Lower gold prices?
October 15, 2004
As long-time readers of this column know, I ascribe
most of the changes in the gold price to changes in the US dollar
exchange rate. In the past four weeks we have seen an increase in
volatility in the gold price as a result of an increase in volatility
in the US bond market.
What does the bond market have to do with the price
of gold? A lot!
When US bond yields increase, US bonds become more
attractive to investors. When foreign investors buy US bonds, they
need to convert their currencies into US dollars, thereby generating
demand for dollars. So when US bond yields increase, the US dollar
strengthens. Because the gold price in US dollars is primarily a
function of the US dollar exchange rate, the gold price typically
declines when the dollar strengthens and vice versa. Therefore,
an increase in US bond yields usually results in a lower US dollar-gold
The weakness in the US economy is becoming more apparent
as time goes by. The general consensus is that a weak economy cannot
sustain higher interest rates, and since many people believe the
Federal Reserve will make sure nothing bad happens to the US economy,
investors have been buying bonds in anticipation of falling interest
Because investors have been flocking to bonds the
yield on ten-year US notes has declined from 4.8% in May to just
barely more than 4.0% this week (the yield got as low as 4.04% yesterday).
As a result of the declining bond yields the dollar has declined
by 4% against both the euro and the yen since mid-May. And, as you
may know, the low for the gold price this year was also around mid-May
-- not by coincidence. Since May the gold price has increased by
about ten percent.
I did not expect the dollar to weaken much this year
and therefore did not expect the gold price to increase as much
as it did. The incumbent Administration usually does its best to
portray the economy in the best possible light during an election
year. So I expected both the dollar and the gold price to remain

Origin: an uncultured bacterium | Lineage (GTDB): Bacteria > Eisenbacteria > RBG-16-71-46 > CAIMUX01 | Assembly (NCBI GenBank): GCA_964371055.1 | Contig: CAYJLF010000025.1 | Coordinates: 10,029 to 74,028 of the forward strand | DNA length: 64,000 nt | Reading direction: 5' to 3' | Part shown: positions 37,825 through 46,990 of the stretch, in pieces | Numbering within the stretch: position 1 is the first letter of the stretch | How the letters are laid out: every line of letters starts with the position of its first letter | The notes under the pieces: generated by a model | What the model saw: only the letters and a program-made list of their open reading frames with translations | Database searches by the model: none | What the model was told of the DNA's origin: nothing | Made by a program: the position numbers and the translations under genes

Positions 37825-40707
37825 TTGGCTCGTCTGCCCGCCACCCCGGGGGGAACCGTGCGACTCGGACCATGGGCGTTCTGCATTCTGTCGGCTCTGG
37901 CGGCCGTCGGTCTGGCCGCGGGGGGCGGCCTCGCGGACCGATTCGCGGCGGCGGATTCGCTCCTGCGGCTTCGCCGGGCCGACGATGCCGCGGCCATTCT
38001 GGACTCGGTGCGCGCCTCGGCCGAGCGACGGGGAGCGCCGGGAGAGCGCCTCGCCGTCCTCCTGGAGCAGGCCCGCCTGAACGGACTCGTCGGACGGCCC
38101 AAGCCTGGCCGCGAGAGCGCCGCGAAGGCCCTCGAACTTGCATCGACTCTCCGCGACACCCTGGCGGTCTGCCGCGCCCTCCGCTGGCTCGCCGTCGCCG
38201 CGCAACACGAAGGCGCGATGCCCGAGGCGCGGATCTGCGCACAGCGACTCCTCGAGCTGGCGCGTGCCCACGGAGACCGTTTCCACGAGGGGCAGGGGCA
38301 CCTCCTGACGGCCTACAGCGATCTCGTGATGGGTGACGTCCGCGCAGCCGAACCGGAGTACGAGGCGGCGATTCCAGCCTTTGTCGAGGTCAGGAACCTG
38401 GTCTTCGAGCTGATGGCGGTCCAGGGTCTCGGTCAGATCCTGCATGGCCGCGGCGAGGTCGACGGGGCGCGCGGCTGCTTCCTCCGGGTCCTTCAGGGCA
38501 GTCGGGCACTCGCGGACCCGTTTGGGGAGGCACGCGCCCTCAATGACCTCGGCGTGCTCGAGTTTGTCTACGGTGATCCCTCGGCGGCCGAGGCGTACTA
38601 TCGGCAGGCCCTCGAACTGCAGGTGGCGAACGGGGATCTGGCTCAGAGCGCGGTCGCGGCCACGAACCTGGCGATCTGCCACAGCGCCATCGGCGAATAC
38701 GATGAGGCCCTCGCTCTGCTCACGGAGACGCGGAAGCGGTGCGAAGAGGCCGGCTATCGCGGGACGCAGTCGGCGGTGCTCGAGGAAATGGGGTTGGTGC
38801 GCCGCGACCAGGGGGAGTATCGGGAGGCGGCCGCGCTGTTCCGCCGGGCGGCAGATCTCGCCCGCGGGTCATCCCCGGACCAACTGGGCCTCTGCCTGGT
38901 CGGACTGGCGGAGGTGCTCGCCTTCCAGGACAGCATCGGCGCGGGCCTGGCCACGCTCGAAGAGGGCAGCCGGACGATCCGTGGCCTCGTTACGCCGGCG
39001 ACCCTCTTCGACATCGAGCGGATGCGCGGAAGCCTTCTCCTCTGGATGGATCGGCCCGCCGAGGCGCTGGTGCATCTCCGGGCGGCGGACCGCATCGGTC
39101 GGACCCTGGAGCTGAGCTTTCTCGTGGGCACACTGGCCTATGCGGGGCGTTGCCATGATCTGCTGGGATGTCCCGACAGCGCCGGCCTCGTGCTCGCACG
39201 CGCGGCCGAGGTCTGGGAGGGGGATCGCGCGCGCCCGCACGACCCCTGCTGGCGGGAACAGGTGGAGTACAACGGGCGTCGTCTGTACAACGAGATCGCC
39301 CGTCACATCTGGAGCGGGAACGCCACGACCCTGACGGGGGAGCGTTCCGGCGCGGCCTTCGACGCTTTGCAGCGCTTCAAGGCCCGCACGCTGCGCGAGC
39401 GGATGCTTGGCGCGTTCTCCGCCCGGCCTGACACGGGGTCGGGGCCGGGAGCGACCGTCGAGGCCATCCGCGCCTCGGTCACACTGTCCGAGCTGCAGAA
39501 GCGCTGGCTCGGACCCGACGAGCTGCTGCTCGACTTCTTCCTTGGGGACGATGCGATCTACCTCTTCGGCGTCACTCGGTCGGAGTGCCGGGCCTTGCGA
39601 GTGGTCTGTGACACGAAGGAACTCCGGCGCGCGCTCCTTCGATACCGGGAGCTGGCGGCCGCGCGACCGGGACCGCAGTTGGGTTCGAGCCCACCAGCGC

essentially flat until after the election.
The fact that interest rates have fallen as much as
they have is a clear indication that the economy is in serious trouble.
It is also confirmation that what I have been discussing here over
the past year regarding the US economy is not far off the mark.
But while the bond market seems to corroborate my
thesis about the state of the US economy, the decline in bond yields
has introduced an element of risk for gold investors.
Bond yields have declined because of the weak US economy,
but, according to the Wall Street Journal, many bond investors are
now betting on higher bond yields, not lower ones.
It could be that investors are expecting the economy
to improve, although I find that hard to believe. It is more likely
that investors are betting on lower bond prices (higher yields)
because of the soaring US budget deficit that has to be financed
by issuing more bonds. As the supply of bonds increases, bond prices
will come under pressure and bond yields will rise.
Although it will be devastating to the economy such
a rise in bond yields could occur even if the economy continues
to weaken. In the initial stages of an increase in bond yields we
should see the dollar rally, and that will mean a decline in the
I have long held the view that the gold price will
not sustain a meaningful rally until we see the dollar decline in
the face of rising US interest rates; and by that I do not mean
an increase in the Federal Funds rate, I mean an increase bond yields.
The fact that bond investors were caught off-guard
this week when bonds rallied (and rates declined) could be an indication
that the bond market is getting ready for a decline and the risk
of decline in the gold price is increasing.
Paul van Eeden
Paul van Eeden works primarily to find investments for his
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